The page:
Praise be to Allah.
Zakaat al-fitr is obligatory for all Muslims, males and females, old and young, as stated by the Prophet (peace and blessings of Allaah be upon him).
It is only required from the living who are present at the time when it becomes due.
The time when zakaat al-fitr becomes due is when the sun sets on the last day of Ramadaan, because the Prophet (peace and blessings of Allaah be upon him) called it sadaqat al-fitr, and fitr or breaking the fast of Ramadaan comes when the sun sets on the night of Eid (i.e., the night before Eid). It is a purification for the fasting person from any idle or obscene speech, and the fast ends when the sun sets.
If a person dies before the time it become obligatory, he does not have to pay this zakaah. If a person lives until the time when it becomes obligatory, then dies before paying it, then it should be paid on his behalf from his wealth because it is still a duty that he owes and becomes a debt that must be paid on his behalf.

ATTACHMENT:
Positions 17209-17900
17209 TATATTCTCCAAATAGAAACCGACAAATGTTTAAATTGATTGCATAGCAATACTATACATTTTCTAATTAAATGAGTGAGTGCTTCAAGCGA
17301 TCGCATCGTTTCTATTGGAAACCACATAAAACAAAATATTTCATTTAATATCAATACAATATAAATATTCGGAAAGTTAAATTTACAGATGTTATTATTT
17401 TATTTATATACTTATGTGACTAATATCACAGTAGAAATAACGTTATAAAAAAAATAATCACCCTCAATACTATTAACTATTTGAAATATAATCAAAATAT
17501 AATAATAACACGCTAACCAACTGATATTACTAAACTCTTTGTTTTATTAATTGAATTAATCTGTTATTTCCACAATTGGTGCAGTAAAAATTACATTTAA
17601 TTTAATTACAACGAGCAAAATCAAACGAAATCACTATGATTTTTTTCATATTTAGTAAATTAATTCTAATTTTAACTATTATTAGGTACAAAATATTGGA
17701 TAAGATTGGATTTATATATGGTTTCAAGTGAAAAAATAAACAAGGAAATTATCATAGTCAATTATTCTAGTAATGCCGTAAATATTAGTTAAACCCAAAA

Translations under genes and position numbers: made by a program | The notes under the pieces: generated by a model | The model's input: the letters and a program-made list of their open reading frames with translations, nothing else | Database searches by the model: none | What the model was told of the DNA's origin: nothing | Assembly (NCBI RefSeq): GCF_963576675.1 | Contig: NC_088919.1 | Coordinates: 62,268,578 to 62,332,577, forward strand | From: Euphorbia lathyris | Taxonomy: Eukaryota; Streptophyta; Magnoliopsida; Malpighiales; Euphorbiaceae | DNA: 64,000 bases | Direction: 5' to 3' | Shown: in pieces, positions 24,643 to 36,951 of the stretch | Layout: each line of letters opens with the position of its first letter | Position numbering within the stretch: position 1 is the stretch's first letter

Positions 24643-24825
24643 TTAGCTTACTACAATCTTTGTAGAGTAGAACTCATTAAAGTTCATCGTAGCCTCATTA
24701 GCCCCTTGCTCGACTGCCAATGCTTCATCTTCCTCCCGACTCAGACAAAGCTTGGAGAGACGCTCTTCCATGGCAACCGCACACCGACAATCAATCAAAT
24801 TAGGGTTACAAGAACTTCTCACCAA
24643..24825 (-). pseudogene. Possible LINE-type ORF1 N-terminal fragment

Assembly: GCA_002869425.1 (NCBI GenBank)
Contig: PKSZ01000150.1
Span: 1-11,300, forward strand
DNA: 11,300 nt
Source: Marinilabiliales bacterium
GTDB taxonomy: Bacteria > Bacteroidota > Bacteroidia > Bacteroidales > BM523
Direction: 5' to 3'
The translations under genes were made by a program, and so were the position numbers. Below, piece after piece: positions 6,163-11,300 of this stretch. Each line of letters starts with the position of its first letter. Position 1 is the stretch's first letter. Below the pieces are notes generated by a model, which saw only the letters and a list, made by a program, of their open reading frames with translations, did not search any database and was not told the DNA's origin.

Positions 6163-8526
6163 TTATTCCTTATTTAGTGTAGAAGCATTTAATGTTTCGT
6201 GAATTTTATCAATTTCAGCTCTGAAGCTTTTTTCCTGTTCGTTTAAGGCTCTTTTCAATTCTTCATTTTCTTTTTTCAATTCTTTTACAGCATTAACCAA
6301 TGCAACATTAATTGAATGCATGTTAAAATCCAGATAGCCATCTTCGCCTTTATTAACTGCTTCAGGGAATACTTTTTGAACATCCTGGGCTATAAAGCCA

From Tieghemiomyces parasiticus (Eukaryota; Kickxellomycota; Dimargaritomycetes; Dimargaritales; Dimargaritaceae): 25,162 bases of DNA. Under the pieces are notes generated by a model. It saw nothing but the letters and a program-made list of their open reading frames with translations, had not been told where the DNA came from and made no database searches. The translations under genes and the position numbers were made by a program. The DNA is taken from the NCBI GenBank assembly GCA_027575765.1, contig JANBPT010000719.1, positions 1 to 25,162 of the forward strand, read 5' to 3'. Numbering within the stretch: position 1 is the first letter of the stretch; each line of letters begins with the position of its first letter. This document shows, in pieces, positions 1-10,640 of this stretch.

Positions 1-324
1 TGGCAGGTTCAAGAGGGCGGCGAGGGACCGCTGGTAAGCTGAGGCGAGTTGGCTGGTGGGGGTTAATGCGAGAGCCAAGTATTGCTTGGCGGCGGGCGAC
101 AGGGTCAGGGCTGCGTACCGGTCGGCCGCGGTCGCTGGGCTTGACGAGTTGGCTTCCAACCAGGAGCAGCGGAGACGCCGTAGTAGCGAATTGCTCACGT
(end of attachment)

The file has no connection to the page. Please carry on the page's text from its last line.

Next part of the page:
See: al-Majmoo’, 6/84; al-Mugni, 2/358; al-Mawsoo’ah al-Fiqhiyyah, 23/341
Shaykh Ibn ‘Uthaymeen (may Allaah have mercy on him) said:
If a person dies before the sun sets on the night before Eid, he does not have to pay zakaat al-fitr, because he died before it became obligatory. End quote.
Fiqh al-‘Ibaadaat, p. 211
In conclusion: The deceased person is responsible for this if he died after the time when it became obligatory, which is sunset on the night before Eid. In that case it must be paid on his behalf.
If he died before the time when it became obligatory – which appears to be the case in the question asked here – then this zakaah is not obligatory.
If your grandmother gave charity such as food, money, etc on his behalf, then it is charity given on his behalf and is not zakaat al-fitr.
It is proven in more than one hadeeth from the Prophet (peace and blessings of Allaah be upon him) that charity given on behalf of the dead benefits them and the reward reaches them.
See question no. 42384.
And Allaah knows best.